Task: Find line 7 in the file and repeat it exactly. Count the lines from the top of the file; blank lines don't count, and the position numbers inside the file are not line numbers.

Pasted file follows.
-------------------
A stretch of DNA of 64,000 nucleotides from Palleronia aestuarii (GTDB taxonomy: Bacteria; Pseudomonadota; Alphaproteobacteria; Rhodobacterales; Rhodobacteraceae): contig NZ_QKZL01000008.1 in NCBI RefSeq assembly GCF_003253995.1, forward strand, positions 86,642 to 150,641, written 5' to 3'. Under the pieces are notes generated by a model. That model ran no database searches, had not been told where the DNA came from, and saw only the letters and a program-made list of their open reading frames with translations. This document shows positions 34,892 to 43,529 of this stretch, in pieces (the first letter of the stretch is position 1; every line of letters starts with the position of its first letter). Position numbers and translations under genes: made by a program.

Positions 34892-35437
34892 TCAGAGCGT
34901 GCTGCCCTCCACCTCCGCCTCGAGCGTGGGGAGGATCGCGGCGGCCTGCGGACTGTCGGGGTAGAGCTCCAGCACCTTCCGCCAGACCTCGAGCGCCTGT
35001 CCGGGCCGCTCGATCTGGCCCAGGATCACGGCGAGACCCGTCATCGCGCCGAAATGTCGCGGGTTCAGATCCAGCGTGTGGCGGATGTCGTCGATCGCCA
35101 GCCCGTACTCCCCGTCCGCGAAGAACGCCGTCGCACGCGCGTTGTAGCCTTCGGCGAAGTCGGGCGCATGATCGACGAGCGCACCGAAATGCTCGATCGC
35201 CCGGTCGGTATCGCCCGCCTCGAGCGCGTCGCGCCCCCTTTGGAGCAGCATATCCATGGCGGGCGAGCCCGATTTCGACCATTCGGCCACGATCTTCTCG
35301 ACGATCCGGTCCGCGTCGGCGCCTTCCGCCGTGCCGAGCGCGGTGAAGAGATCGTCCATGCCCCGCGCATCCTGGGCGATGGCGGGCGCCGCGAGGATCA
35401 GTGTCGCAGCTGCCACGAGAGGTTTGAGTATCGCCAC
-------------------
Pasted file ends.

35201 CCGGTCGGTATCGCCCGCCTCGAGCGCGTCGCGCCCCCTTTGGAGCAGCATATCCATGGCGGGCGAGCCCGATTTCGACCATTCGGCCACGATCTTCTCG